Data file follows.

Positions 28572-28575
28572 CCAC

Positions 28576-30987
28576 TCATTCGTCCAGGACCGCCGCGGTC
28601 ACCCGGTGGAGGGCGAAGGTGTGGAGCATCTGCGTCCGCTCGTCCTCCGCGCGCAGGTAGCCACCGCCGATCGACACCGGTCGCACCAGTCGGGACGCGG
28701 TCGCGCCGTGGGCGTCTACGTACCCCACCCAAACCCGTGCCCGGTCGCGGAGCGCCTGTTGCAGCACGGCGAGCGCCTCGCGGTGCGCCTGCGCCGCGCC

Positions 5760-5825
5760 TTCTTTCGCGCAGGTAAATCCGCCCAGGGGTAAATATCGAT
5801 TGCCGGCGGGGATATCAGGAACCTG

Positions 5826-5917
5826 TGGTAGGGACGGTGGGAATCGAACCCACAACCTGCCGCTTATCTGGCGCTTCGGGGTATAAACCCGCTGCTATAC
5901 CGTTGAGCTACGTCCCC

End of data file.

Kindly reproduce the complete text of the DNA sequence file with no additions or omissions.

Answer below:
Positions 28572-28575
28572 CCAC

Positions 28576-30987
28576 TCATTCGTCCAGGACCGCCGCGGTC
28601 ACCCGGTGGAGGGCGAAGGTGTGGAGCATCTGCGTCCGCTCGTCCTCCGCGCGCAGGTAGCCACCGCCGATCGACACCGGTCGCACCAGTCGGGACGCGG
28701 TCGCGCCGTGGGCGTCTACGTACCCCACCCAAACCCGTGCCCGGTCGCGGAGCGCCTGTTGCAGCACGGCGAGCGCCTCGCGGTGCGCCTGCGCCGCGCC

Positions 5760-5825
5760 TTCTTTCGCGCAGGTAAATCCGCCCAGGGGTAAATATCGAT
5801 TGCCGGCGGGGATATCAGGAACCTG

Positions 5826-5917
5826 TGGTAGGGACGGTGGGAATCGAACCCACAACCTGCCGCTTATCTGGCGCTTCGGGGTATAAACCCGCTGCTATAC
5901 CGTTGAGCTACGTCCCC